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Vets have issued a severe warning after a nine-month-old pup swallowed a stick half the length of his body.
Rocky, a Southampton-born pooch, was taken to Southampton PDSA Pet hospital after suffering from severe sickness.
Owner Joanna, 36, had no idea her pup had swallowed the stick and and phoned the vets for advice when little Rocky started displaying symptoms. To her shock, the team at PDSA advised he be admitted as an emergency, where they found the gigantic stick sitting in the pup's stomach.
Now, PDSA vets have issued a warning to owners, urging them to keep sticks away from their fur babies while walking or in the garden.
They've even created a free Pet First Aid leaflet, which is available download here.
"Rocky was being sick repeatedly and couldn't keep any food down. I was so worried and I had no idea what was wrong. I called PDSA and they told me to bring him straight in," said Joanna.
PDSA Vet, Zofia Bauman, added: "We knew Rocky was very likely to have eaten something he shouldn't have to cause his sudden illness, and suspected he had a foreign body in his stomach, but we couldn't believe our eyes when we discovered the stick during surgery!
"Given its length, and his size, it's a wonder it hadn't punctured his vital organs and caused fatal injuries. I've never seen anything like it."
After an hour-long operation, the stick was removed and Rocky stayed in overnight for monitoring, to ensure he was stable and that no internal bleeding had occurred.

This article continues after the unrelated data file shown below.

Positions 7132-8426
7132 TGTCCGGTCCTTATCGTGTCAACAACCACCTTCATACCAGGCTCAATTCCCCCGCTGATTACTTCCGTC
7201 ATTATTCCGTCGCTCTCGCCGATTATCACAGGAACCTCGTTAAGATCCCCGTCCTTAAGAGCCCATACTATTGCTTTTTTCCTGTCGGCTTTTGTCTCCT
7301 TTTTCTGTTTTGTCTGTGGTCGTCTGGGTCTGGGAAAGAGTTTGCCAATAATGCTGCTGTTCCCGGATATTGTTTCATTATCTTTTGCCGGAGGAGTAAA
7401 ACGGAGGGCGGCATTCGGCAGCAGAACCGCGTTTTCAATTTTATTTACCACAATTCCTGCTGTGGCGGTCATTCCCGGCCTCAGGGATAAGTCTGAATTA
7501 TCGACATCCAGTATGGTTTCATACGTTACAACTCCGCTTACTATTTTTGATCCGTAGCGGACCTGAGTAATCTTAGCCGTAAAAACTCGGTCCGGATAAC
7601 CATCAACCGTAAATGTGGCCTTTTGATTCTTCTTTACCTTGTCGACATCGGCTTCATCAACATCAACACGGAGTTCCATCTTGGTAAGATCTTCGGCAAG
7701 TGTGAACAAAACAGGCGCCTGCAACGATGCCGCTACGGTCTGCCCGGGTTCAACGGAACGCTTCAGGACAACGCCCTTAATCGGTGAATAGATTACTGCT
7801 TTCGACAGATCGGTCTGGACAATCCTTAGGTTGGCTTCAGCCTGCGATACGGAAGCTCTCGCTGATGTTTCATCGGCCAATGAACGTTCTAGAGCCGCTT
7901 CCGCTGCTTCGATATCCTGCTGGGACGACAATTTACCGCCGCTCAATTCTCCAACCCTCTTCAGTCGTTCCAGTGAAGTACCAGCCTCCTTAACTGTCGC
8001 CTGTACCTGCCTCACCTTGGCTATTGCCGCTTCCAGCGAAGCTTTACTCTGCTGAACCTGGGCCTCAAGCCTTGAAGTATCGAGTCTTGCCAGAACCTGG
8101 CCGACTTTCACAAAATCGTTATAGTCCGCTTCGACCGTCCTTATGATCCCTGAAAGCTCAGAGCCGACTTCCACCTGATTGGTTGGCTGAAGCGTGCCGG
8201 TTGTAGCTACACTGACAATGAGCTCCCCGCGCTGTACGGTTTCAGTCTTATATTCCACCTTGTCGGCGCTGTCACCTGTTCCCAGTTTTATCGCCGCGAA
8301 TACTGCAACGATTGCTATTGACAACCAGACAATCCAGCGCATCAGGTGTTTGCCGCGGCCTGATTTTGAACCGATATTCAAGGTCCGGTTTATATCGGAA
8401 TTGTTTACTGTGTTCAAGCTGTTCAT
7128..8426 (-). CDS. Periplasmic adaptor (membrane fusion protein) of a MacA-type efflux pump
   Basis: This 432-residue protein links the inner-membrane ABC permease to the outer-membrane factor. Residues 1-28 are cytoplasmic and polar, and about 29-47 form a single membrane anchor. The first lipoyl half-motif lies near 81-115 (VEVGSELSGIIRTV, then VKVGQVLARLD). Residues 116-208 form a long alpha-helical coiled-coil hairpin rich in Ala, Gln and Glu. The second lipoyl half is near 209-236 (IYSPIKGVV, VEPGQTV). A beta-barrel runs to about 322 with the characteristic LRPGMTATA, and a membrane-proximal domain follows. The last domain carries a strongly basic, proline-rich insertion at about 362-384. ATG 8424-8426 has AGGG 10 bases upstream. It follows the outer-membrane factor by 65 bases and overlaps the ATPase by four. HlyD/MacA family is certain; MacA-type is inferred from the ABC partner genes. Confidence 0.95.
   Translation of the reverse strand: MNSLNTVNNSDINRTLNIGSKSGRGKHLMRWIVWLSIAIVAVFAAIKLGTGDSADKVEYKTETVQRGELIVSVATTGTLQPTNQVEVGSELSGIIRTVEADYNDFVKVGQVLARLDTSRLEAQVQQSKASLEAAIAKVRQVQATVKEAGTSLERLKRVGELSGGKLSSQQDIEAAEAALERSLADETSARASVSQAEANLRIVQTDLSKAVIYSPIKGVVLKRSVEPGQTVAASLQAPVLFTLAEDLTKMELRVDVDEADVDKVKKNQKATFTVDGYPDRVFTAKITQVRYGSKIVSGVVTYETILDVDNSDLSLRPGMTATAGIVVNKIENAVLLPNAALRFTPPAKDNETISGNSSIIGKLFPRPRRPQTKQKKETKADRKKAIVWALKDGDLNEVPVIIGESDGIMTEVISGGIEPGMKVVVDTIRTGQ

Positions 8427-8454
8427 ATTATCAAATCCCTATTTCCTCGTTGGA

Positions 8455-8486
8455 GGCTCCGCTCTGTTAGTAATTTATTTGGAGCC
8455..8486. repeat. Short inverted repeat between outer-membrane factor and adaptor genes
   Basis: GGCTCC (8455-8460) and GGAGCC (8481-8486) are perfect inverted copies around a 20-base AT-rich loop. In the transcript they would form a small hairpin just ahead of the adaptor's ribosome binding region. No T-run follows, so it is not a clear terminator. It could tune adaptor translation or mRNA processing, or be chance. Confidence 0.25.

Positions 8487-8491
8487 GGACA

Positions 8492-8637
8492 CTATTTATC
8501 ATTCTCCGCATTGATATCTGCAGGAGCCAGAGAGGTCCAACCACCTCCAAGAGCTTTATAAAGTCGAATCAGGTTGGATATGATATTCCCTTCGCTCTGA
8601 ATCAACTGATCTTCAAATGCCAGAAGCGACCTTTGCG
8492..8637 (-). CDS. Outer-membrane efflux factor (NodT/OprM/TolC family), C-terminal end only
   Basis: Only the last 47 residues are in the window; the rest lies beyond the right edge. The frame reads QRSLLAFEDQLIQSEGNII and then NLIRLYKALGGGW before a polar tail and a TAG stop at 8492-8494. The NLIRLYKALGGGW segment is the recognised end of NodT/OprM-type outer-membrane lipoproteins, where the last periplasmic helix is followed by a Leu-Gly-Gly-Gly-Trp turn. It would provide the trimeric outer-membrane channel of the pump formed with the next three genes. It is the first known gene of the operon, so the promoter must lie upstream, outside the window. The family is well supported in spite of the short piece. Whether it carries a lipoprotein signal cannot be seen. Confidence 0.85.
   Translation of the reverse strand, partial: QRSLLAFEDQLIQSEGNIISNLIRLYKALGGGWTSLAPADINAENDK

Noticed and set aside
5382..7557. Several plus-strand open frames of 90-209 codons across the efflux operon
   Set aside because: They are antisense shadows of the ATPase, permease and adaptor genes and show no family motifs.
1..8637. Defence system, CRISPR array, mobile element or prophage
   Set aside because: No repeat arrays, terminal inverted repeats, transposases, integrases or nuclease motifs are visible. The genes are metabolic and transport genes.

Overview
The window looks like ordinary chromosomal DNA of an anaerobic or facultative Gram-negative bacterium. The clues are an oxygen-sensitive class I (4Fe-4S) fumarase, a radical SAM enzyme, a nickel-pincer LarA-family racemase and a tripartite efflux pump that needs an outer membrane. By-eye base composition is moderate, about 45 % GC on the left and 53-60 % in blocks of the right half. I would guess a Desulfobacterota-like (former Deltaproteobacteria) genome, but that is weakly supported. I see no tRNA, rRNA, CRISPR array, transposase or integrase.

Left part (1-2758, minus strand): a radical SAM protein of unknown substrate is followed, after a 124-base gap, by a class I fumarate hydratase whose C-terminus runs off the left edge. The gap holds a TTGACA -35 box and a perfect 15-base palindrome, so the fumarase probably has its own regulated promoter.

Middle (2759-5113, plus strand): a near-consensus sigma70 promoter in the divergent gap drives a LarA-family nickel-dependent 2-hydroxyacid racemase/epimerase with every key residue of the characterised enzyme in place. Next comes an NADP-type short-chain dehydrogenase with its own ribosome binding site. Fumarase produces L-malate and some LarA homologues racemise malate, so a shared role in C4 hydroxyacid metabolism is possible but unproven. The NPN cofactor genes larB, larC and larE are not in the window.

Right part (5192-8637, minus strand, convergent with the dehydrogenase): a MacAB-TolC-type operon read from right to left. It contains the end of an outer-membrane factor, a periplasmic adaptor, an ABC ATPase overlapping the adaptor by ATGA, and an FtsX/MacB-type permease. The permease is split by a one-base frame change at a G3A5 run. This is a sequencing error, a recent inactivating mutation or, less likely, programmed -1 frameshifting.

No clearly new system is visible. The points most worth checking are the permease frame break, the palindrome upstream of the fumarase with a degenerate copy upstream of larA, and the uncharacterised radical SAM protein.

He was allowed home the following day with painkillers and on strict bed rest!
The veterinary charity explain they regularly see stick-related incidents across their 48 Pet Hospitals and are urging owners to only use pet safe toys for playtime.
Chewing or playing with sticks can cause wounds in the mouth and throat, choking or intestinal blockages as well as the risk of sticks getting lodged in the mouth.
"We couldn't believe he'd managed to swallow a stick that was half the length of his body! We didn't see it happen and think he must have got hold of it in the garden," said Joanna.
"I'd encourage everyone to keep sticks well away from their pets to avoid the suffering Rocky has been through. Our family was heartbroken to see him so unwell. Thankfully, he's on the mend and feeling better already, and that's all thanks to PDSA.
"They are wonderful and I would like to thank the vet team who helped save our little treasure. I think PDSA are the best charity in the world!"
PDSA's veterinary care costs £60 million a year to run, but with so many retail shops closed and fundraising events cancelled due to Covid-19, the charity is losing £3 million a month in income.
With the current financial uncertainty across the UK, PDSA expects the number of pets needing care will increase by around 50,000. Rocky's treatment would have cost Joanna over £750.
You can donate to the charity here.
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